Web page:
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Re: character strings versus byte strings




On Mon, 22 Dec 2003, Thomas Bushnell, BSG wrote:

>Matthew Flatt <mflatt@xxxxxxxxxxx> writes:
>
>>  * For Scheme characters, pick a specific encoding, probably one of
>>    UTF-16, UTF-32, UCS-2, or UCS-4 (but I don't know which is the right
>>    choice).
>
>Wrong.  A Scheme character should be a codepoint.  The representation
>of code points as sequences of bytes should be under the hood.

I'm using a homebrewed scheme system where the character set is infinite.
Char->integer may return a bignum.

Each character is a unicode codepoint plus a non-defective sequence of
unicode combining codepoints.  The unicode documentation refers to these
entities as "graphemes."

MITscheme uses an 13-bit character set; 8 bit ascii plus 5 buckybits.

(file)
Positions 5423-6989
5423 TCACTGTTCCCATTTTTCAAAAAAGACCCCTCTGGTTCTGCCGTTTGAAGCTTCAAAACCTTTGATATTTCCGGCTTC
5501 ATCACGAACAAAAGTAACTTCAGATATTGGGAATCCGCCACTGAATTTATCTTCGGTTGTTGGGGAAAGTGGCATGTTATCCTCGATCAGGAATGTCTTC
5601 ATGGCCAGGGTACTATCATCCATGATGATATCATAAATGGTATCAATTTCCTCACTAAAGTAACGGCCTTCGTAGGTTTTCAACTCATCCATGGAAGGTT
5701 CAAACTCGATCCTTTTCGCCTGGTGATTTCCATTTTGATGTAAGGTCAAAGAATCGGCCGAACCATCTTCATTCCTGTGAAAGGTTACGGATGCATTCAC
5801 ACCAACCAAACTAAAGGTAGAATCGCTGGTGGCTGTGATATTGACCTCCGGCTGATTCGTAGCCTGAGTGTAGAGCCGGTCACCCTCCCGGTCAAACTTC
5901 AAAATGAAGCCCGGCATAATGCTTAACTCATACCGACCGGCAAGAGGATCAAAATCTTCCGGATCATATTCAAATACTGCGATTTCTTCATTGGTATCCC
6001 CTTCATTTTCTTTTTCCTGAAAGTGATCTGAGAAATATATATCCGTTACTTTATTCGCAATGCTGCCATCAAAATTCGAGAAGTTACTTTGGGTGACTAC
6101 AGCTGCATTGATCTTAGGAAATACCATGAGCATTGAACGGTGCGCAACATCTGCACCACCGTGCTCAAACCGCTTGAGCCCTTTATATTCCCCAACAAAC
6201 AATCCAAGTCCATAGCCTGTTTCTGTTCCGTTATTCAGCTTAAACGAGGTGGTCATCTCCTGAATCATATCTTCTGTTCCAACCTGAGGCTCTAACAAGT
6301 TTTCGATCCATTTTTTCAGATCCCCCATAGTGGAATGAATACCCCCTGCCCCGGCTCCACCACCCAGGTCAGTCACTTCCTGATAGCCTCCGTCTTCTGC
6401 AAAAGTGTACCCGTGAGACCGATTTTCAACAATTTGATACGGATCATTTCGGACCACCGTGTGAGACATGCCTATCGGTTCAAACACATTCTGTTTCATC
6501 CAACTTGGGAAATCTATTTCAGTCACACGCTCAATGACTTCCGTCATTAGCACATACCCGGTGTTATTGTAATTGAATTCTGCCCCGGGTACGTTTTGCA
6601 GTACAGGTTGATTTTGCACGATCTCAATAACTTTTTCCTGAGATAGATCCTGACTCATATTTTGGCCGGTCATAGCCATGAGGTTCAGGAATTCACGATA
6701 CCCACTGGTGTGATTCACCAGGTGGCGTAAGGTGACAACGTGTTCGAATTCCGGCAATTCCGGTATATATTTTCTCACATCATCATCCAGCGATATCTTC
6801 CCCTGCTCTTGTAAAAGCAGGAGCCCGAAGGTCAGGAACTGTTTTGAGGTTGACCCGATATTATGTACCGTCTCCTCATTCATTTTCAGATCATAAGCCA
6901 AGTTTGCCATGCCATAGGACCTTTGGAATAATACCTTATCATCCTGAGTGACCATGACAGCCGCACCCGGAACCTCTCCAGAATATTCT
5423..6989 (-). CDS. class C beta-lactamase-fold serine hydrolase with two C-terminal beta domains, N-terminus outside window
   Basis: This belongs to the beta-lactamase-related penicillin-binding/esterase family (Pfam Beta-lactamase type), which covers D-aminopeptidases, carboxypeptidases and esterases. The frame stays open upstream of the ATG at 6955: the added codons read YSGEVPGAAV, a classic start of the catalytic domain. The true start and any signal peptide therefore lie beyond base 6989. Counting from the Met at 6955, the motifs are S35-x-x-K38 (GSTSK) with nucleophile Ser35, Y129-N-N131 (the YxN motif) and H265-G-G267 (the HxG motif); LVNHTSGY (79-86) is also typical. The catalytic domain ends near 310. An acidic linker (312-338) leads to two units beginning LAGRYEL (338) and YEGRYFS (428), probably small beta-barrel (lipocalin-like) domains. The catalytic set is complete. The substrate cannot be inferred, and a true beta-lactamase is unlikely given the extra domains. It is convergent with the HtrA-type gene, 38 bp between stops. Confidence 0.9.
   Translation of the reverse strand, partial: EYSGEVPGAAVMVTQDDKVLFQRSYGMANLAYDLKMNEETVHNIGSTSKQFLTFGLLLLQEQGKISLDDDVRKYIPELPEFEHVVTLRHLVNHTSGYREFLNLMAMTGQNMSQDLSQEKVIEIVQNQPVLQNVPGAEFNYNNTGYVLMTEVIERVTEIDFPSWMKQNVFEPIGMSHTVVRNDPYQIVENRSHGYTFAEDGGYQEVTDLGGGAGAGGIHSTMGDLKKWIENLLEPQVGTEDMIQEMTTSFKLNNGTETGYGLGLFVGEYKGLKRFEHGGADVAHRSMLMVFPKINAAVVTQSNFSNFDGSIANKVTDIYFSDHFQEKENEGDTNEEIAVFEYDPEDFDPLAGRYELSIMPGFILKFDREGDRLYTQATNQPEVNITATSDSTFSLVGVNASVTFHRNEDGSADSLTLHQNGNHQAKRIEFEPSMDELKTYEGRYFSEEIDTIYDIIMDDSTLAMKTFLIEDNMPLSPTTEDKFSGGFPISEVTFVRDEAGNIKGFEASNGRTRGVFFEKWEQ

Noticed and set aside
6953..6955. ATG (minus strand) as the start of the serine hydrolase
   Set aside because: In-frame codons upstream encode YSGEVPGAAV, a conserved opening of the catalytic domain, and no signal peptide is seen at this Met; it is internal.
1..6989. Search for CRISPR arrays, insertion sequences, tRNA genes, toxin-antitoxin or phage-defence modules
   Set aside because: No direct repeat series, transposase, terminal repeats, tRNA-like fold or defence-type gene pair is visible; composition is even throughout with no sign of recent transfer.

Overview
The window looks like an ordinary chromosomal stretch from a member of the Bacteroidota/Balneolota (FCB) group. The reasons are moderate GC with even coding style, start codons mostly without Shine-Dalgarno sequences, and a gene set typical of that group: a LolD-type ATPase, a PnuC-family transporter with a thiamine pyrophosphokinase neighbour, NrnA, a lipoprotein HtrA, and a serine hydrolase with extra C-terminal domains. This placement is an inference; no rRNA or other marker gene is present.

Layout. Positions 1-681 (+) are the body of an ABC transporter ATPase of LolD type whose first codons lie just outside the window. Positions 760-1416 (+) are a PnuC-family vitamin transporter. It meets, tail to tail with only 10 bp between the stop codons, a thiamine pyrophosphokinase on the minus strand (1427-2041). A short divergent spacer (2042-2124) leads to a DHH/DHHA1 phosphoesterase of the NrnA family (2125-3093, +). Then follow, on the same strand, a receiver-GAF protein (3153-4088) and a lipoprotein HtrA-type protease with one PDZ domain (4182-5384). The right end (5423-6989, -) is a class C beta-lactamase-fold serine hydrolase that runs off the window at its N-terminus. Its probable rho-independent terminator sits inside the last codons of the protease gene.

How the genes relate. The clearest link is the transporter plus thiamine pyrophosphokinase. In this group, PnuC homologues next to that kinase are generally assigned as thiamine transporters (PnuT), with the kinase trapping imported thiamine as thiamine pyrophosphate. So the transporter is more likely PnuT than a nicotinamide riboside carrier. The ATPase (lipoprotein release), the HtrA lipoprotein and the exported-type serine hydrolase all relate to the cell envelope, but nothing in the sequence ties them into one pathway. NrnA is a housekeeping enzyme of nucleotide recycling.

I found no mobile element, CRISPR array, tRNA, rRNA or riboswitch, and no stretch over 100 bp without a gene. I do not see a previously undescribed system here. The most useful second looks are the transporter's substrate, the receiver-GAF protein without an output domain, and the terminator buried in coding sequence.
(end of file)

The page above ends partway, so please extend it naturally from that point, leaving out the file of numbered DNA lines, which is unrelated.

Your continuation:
They have characters running around in their set that have nothing to
do with unicode.

I figure I'm going to wind up doing translation no matter what, because
C just isn't capable of hiding the differences between character sizes
correctly.  But I'm not going to give up grapheme-characters, because I
strongly feel that they are the "Right Thing."  And at some point I may
add buckybits just for the hell of it.

My point is that it does no good to assume anything about a scheme's
internal representation of characters.  Some schemes are going to deal with
an infinite character set, not limited at all to unicode codepoints.

So maybe you should pay some attention to cases where there's no
corresponding character in Unicode (MITscheme character "super-meta-J") or
where the unicode correspondence to a scheme character is multiple
codepoints (grapheme-character "Latin Capital Letter A/Ring Above/Accent
Grave").

				Bear